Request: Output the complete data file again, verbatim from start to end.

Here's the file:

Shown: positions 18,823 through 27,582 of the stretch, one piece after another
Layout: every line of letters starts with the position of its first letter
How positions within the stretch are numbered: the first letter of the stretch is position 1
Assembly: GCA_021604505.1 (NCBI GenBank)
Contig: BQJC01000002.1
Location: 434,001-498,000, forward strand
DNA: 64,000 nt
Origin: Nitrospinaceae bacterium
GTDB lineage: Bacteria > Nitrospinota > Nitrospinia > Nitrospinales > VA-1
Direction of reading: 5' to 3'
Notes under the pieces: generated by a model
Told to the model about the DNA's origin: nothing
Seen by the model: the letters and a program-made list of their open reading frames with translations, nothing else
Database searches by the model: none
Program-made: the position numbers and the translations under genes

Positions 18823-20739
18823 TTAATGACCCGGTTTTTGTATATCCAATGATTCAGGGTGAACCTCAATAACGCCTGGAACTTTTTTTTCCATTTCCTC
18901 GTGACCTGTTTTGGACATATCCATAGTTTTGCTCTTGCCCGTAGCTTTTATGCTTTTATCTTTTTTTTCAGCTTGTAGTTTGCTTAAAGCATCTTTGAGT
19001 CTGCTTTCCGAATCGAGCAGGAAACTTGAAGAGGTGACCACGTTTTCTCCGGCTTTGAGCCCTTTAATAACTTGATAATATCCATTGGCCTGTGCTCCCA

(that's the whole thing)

Shown: positions 18,823 through 27,582 of the stretch, one piece after another
Layout: every line of letters starts with the position of its first letter
How positions within the stretch are numbered: the first letter of the stretch is position 1
Assembly: GCA_021604505.1 (NCBI GenBank)
Contig: BQJC01000002.1
Location: 434,001-498,000, forward strand
DNA: 64,000 nt
Origin: Nitrospinaceae bacterium
GTDB lineage: Bacteria > Nitrospinota > Nitrospinia > Nitrospinales > VA-1
Direction of reading: 5' to 3'
Notes under the pieces: generated by a model
Told to the model about the DNA's origin: nothing
Seen by the model: the letters and a program-made list of their open reading frames with translations, nothing else
Database searches by the model: none
Program-made: the position numbers and the translations under genes

Positions 18823-20739
18823 TTAATGACCCGGTTTTTGTATATCCAATGATTCAGGGTGAACCTCAATAACGCCTGGAACTTTTTTTTCCATTTCCTC
18901 GTGACCTGTTTTGGACATATCCATAGTTTTGCTCTTGCCCGTAGCTTTTATGCTTTTATCTTTTTTTTCAGCTTGTAGTTTGCTTAAAGCATCTTTGAGT
19001 CTGCTTTCCGAATCGAGCAGGAAACTTGAAGAGGTGACCACGTTTTCTCCGGCTTTGAGCCCTTTAATAACTTGATAATATCCATTGGCCTGTGCTCCCA